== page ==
JANUARY 27, 1997

 The Edwards Agency

Local News

Ben May new Fire Board chair

Ben May

Ben May is new chair of the Woodinville Fire District Board of Commissioners.

new Fire Board chair by Jeff Switzer
Promising a new direction in the board's actions and its relationship with the public, Commissioner Ben May has been chosen the new chair of the Woodinville Fire and Life Safety District Board of Commissioners.
   "This gives me the chance to contribute to something I'm passionate about in my own field of expertise," May said.
   May, vice-president of national and international account development at Chateau Ste. Michelle, has 35 years of marketing in the fire service, including traveling around the country and giving a series of seminars called "Fire Service Marketing Management."
   May says he has had a passion for the fire service since he was a small boy. He served as a volunteer firefighter, graduating at the top of his academy. He was appointed to the Woodinville Fire Board in 1994 to complete Woodinville Mayor Bob Miller's last year and was elected to the position unopposed in the fall of 1994.
   May feels much work is needed to improve the relationship with the district's customers.
   "It's time to put the past behind us. This whole mess, in my opinion, is a complete lack of communication within the department and with the citizens of the department," said May, describing the series of events following the resignation of former fire chief Jim Davis last year.
   "There is nothing hidden in that department, the problem is total misperception," he said. "If you don't get information, if there's not a line of communication between you and your customers, ideas fester, and people imagine what might be happening. Anything you see: 'Oh, there's something there.' Then there's a negative connotation, because the overall feeling is negative. It builds on itself and damages the morale of the firefighters."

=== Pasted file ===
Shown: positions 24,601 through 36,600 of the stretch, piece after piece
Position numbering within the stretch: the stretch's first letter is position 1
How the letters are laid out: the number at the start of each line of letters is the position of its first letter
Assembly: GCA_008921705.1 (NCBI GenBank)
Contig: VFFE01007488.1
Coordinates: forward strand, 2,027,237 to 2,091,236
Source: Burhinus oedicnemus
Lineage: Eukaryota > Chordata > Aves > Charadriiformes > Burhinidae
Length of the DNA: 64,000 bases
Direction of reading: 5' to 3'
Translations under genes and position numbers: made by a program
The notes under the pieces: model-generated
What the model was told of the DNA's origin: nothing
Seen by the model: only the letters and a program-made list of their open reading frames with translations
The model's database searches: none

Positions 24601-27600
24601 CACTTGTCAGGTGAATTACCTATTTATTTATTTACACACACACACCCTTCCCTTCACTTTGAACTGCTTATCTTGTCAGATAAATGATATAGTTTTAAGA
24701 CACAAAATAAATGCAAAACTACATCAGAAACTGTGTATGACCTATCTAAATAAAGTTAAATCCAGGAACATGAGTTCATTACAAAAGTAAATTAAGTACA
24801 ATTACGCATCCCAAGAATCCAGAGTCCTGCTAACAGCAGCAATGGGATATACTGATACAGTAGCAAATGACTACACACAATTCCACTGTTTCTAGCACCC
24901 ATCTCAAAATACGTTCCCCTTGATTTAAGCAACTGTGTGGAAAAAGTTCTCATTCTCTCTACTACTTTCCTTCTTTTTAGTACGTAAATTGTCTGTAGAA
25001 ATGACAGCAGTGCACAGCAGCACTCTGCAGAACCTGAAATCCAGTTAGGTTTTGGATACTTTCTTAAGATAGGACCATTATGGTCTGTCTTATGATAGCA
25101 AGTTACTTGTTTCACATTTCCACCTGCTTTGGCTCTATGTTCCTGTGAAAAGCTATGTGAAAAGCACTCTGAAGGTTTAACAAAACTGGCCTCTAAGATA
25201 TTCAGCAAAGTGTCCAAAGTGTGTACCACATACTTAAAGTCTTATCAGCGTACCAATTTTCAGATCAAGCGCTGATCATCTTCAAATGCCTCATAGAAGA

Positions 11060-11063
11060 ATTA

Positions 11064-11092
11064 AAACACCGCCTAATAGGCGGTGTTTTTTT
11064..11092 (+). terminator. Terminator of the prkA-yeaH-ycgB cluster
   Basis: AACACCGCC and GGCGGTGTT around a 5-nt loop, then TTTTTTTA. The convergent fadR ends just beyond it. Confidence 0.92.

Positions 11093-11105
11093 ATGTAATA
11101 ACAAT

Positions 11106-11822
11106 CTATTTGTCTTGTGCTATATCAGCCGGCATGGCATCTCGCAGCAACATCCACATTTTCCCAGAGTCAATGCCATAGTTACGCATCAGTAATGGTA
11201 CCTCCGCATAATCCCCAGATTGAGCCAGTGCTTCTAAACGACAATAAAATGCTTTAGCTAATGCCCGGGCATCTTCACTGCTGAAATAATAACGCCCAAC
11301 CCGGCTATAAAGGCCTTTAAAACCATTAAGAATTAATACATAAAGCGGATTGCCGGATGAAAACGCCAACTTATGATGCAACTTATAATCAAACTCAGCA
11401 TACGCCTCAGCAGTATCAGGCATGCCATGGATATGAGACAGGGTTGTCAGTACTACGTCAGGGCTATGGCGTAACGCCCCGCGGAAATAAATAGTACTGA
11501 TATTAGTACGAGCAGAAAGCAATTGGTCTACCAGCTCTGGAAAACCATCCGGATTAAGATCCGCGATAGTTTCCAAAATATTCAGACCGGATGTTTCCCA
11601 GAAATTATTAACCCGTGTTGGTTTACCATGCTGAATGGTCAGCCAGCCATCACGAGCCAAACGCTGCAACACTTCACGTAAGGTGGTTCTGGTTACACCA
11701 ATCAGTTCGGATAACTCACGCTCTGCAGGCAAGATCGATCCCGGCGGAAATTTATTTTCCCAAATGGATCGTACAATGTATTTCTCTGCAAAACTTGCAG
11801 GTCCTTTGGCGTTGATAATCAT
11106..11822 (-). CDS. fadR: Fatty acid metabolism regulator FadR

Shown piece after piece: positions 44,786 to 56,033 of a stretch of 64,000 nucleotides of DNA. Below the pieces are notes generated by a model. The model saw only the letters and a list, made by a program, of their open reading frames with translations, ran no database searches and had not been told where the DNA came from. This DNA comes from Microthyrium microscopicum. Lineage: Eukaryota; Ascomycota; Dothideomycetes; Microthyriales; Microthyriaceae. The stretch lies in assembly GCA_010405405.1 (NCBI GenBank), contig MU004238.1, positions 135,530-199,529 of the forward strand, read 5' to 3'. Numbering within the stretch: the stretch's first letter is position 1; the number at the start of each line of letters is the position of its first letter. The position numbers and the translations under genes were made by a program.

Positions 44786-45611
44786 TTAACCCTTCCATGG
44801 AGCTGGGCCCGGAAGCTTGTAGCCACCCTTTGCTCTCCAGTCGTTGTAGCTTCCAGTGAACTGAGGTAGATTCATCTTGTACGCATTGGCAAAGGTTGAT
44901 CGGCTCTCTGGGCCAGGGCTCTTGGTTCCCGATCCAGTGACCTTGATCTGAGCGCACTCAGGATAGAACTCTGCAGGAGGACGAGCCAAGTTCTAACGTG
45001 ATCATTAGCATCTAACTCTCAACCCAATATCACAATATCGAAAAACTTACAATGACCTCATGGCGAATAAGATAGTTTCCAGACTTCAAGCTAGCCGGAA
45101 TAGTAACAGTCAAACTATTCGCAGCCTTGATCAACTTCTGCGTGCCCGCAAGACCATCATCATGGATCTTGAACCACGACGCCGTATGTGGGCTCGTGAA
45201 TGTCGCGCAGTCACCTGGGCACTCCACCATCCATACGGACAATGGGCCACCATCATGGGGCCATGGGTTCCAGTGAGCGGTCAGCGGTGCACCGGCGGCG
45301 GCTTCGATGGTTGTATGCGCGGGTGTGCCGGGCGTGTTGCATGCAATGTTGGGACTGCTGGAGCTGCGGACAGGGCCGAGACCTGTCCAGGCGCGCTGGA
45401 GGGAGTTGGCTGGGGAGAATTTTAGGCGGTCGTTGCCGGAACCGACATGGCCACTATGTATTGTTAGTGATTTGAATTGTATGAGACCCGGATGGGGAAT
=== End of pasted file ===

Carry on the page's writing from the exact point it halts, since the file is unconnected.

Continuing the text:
May proposes an open-door policy with the public, starting with the district's strategic planning process and identifying its future goals and priorities.
   "And I'm not going to tolerate petty bickering between Commissioners," he added.
   May listed the priorities recently identified through the strategic planning process:

  1. Fulfilling the district's mission: Dedication to the preservation and protection of life and property.
  2. Most critical customer needs at this point: Disaster preparedness, quick response, identification of special customer needs.
  3. Lots of community involvement.
  4. Work with other at-risk populations: Also serving as role models for teens.
  5. Code enforcement and urbanization issues: Calls are going to increase.
  6. Managed care: Relationship with insurance companies. Closer relationship with the providers of managed care for a cost-effective way of emergency and non-medical service delivery.
   May says the fire district is going to be re-evaluating everything as part of its strategic planning process, from regionalized training to mergers, improving the efficiency of the use of tax dollars.
   "In the recent past, the communication between the city and the district has been less than adequate. It's been horrible. That's going to end," May said. "Our goal is to improve the relationship with the city and make it a win-win situation. It needs to be done correctly and in the right way and it hasn't been. It has to be done fairly."